8 Simple Steps to a Clean Entryway
Nothing says welcome like a clean entryway. As you clean your home, don’t forget to clean your front door and entryway, too!
When you’re cleaning your home, how often do you remember to clean what your guests will see first – your entryway?
Far too often, I’m concerned about what’s clean inside my home, forgetting what my front step and front door look like.
But these can become filthy areas – especially if they’re exposed to weather.
You may forget, too.
Whether it’s a front porch, a stairway or hallway, try approaching your front door with fresh eyes, pretending you’re a guest.
What do you see?
What to clean
Once you’ve seen what could use some cleaning, it’s time to get to work! Remember these 8 simple steps:
- Wipe down your front door.
- Wash any windows.
- Wipe off the threshold of your front door.
- Wipe off the entire door frame, being careful to get cobwebs and dead bugs.
- Shake out your door mat.
- Sweep off your front step.
- Wipe off any light fixtures and railings.
- Wipe any spiderwebs off of wreaths, decorations, flowerpots, and front porch furniture.
What I use
Cleaning my entryway always tends to be one of the filthiest jobs I have. I use my oldest, rattiest Norwex EnviroCloth to wipe everything down – it’s good for wiping away dead bugs, dirt, and stray leaves. (Paper towels or old cleaning rags will do, too.)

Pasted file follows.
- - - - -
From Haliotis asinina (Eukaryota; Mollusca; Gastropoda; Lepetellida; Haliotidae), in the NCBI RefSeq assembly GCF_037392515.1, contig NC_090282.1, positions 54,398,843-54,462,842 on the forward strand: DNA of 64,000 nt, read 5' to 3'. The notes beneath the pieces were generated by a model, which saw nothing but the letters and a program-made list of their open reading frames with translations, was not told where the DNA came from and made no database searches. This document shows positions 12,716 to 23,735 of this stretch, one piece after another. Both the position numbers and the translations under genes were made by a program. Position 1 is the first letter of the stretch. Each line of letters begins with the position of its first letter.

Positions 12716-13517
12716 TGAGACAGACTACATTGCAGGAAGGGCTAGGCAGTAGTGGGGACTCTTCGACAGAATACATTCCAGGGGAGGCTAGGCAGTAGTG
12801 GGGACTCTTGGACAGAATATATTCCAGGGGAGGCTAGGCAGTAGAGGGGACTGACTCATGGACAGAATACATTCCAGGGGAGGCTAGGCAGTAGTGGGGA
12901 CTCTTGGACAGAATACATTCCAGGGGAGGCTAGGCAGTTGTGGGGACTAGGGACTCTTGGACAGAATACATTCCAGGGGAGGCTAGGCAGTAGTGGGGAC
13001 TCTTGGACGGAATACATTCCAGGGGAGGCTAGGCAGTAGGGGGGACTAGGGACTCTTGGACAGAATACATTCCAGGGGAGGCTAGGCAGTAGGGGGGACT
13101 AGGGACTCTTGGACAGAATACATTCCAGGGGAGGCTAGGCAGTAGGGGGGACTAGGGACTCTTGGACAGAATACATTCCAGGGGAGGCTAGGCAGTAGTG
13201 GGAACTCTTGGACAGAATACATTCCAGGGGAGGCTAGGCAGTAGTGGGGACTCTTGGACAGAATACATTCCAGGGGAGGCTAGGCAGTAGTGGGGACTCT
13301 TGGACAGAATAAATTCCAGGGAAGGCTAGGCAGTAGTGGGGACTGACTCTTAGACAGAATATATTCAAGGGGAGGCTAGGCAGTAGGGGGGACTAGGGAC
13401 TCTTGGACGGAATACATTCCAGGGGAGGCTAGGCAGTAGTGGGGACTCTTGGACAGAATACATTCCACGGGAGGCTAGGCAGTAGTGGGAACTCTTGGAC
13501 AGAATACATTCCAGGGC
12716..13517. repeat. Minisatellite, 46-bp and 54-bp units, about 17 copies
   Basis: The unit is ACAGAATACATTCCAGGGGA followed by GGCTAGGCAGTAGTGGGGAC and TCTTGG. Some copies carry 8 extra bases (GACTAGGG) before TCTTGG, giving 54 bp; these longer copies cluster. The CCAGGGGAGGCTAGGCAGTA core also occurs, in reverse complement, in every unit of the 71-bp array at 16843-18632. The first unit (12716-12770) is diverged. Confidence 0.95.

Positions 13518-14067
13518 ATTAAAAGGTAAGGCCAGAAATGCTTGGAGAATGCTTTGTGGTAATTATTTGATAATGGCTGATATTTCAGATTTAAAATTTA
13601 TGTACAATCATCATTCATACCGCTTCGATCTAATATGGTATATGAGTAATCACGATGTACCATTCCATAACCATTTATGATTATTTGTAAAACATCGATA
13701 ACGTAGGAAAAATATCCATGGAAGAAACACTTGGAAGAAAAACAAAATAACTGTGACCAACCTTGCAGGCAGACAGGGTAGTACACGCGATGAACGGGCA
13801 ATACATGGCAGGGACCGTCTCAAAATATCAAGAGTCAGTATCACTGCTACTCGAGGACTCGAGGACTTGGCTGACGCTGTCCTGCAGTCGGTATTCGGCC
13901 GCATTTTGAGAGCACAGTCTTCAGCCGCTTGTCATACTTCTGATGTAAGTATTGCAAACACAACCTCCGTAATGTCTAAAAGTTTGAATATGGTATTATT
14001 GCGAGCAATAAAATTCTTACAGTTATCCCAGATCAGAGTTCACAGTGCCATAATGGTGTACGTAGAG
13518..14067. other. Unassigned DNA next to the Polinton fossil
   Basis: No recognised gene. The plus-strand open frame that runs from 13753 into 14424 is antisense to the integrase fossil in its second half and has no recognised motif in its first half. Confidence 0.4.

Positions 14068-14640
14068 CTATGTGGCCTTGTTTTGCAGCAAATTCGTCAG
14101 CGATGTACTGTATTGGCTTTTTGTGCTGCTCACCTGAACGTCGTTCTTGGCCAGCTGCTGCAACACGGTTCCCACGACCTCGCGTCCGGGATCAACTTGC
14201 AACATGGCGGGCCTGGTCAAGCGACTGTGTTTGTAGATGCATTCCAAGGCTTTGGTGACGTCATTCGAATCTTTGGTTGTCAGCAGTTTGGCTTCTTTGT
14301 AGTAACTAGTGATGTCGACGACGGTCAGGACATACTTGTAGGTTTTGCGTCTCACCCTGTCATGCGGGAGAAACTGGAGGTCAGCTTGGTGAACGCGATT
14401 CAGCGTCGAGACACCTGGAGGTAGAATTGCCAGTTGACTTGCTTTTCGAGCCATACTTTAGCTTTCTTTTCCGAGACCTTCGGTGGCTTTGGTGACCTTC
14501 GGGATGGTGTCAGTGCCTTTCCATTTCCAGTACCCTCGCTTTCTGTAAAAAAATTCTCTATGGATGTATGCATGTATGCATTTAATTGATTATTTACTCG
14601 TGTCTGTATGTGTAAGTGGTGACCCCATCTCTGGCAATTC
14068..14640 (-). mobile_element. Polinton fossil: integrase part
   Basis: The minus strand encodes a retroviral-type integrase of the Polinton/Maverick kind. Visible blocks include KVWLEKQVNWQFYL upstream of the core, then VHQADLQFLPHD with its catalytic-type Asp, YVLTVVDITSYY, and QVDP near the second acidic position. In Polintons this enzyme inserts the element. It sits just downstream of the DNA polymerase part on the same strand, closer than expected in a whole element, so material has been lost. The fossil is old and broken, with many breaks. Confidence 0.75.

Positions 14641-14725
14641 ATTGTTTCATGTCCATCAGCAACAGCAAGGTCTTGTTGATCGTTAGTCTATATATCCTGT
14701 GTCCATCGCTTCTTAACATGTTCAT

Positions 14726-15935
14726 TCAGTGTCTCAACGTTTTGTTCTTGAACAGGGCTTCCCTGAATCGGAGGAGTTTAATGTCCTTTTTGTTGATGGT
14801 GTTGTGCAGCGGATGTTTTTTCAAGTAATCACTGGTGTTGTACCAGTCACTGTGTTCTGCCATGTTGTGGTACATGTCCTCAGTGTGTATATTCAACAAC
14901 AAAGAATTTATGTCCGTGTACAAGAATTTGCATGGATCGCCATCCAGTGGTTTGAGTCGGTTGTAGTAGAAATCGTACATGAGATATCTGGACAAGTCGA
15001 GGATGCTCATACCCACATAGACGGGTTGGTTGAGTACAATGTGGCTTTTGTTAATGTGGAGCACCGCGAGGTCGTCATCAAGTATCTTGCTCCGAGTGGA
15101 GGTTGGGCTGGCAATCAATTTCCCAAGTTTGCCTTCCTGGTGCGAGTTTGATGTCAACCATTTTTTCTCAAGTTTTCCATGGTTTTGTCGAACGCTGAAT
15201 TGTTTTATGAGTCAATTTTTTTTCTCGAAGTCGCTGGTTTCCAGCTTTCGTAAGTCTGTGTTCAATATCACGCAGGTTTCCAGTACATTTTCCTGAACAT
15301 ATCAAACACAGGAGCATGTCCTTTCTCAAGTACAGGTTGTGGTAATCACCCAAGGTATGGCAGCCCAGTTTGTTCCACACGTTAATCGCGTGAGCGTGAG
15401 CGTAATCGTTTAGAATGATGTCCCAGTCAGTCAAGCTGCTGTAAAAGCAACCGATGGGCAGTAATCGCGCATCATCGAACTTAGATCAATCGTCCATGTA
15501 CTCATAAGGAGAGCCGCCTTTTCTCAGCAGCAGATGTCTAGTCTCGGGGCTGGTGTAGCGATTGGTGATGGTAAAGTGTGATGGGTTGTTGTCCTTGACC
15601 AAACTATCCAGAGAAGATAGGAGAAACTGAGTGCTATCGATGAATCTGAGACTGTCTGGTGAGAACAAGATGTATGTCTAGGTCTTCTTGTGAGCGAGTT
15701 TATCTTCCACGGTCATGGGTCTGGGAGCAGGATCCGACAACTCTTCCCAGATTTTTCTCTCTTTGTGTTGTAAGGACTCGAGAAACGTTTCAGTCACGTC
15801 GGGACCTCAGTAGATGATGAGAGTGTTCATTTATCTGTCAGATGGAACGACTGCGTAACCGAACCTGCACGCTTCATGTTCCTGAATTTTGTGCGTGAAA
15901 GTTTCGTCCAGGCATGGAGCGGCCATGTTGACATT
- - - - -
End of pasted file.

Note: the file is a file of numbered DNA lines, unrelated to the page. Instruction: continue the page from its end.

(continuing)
Now that you’ve done the hard work of cleaning, remember to maintain a clean entryway every couple weeks to a month. Or at least when you know company’s coming over.
What do you do to make sure you have a clean front door and clean entryway?
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All images courtesy of Unsplash.
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My biggest problem are all the cobwebs – that, and our hillbilly clothesline on the front porch! Since it’s winter here and we flat-out refuse to use our dryer (it’s an Australian thing – it’s socially acceptable to have racks of damp underwear drying all over the house, but it’s not socially acceptable to use a dryer) on rainy days we hang our clothes on the retractable clothesline on the front porch. Since winter means rain several times a week, there are almost always clothes on the retractable clothesline on the front porch. However, since we live on several acres in the middle of nowhere and the only guests are either friends or family – and they all have their own hillbilly clothesline or racks of clothes all over the house – I try not to stress about it. I do wipe down the cobwebs and sweep the porch every month or so, which isn’t often enough; and in the warmer months I make a point of putting the hillbilly clothesline away; and if I know we’re going to have company over that isn’t friends or family, I’ll transfer the damp clothes upstairs to hanging racks in the bedroom. I’m not a complete savage, after all, and our undies really aren’t pretty enough to be on display.